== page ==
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Sequences - monotonic or not

by rohan03
Tags: monotonic, sequences
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rohan03
#1
Apr2-12, 09:21 AM
P: 56
Now I know how this works- but I came across this example and even though I know the answer- the simplification given in the explaination doesn't make sense to me.

the squence is an= {5n/n!}
now applying an+1 and dividing an+1/an
the book indicates = 5/n+1

this is what I don't get how
(5n+1 /(n+1)!)/(5 n/n!) can simplify to that ?

can someone explain please- what am I missing here.
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Number Nine
#2
Apr2-12, 10:04 AM
P: 772
We have...
[tex]\frac{5^{n+1}}{(n+1)!}\frac{n!}{5^n} = \frac{5\cdot5^{n}}{(n+1)n!}\frac{n!}{5^n}[/tex]
...which very easily simplifies to the expression you provided by cancelling out like terms.
rohan03
#3
Apr2-12, 11:25 AM
P: 56
right - this is what is not clear to me- I am very new to pure maths
how (n+1)! can be written as - (n+1)n!- may be I am having a dumb moment

micromass
#4
Apr2-12, 11:29 AM
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P: 18,086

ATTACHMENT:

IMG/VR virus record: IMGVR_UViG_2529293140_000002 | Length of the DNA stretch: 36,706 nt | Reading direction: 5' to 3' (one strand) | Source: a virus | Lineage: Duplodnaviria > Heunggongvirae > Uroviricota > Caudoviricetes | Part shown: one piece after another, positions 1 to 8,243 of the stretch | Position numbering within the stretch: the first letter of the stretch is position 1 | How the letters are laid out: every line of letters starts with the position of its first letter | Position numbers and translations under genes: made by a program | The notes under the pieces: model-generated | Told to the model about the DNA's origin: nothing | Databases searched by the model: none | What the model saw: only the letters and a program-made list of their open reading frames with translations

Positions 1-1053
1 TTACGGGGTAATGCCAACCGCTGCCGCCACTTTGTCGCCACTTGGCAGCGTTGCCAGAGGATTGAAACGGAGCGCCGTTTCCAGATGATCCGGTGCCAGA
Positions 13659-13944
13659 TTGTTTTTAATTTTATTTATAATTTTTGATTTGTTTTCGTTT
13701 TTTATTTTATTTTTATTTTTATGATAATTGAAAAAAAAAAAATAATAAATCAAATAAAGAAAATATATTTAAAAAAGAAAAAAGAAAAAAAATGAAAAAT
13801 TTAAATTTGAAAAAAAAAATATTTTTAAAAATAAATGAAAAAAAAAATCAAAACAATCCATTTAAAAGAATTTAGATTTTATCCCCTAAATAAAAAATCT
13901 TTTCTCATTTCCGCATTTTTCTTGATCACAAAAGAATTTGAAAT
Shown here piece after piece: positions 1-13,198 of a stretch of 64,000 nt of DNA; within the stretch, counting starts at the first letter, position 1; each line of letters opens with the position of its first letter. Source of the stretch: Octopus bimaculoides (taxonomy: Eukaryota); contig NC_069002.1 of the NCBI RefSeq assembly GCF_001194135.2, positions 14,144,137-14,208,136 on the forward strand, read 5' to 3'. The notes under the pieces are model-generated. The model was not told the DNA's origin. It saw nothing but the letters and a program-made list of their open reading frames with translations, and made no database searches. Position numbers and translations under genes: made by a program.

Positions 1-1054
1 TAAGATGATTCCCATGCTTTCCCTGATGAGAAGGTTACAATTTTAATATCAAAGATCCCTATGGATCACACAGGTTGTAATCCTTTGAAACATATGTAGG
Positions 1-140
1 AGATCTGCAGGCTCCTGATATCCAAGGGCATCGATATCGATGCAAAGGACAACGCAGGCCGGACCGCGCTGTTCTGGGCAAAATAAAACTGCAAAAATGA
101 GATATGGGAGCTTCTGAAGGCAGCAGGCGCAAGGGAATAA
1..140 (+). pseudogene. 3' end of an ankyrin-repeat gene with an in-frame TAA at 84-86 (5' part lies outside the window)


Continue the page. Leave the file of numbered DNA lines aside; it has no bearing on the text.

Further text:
Sequences - monotonic or not

What is the definition of n! for you?
rohan03
#5
Apr2-12, 11:32 AM
P: 56
well n! means = any number say 5 then multiplied by 5x4x3x2x1 ( natural numbers in hughest to lowest order)
rohan03
#6
Apr2-12, 11:34 AM
P: 56
so basically product of positive integres less than or equal to n
micromass
#7
Apr2-12, 11:35 AM
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P: 18,086
So, you have

[tex](n+1)!=(n+1)*n*(n-1)*(n-2)*...*3*2*1[/tex]

Right?

But then we have

[tex](n+1)!=(n+1)*[n*(n-1)*(n-2)*...*3*2*1][/tex]

And the thing in brackets look familiar, no?? Indeed, the bracketed thing is n!
So

[tex](n+1)!=(n+1)*n![/tex]
rohan03
#8
Apr2-12, 11:39 AM
P: 56
thank you this makes sense- sometimes I just get frustrated with not enough explaination at beiggners level


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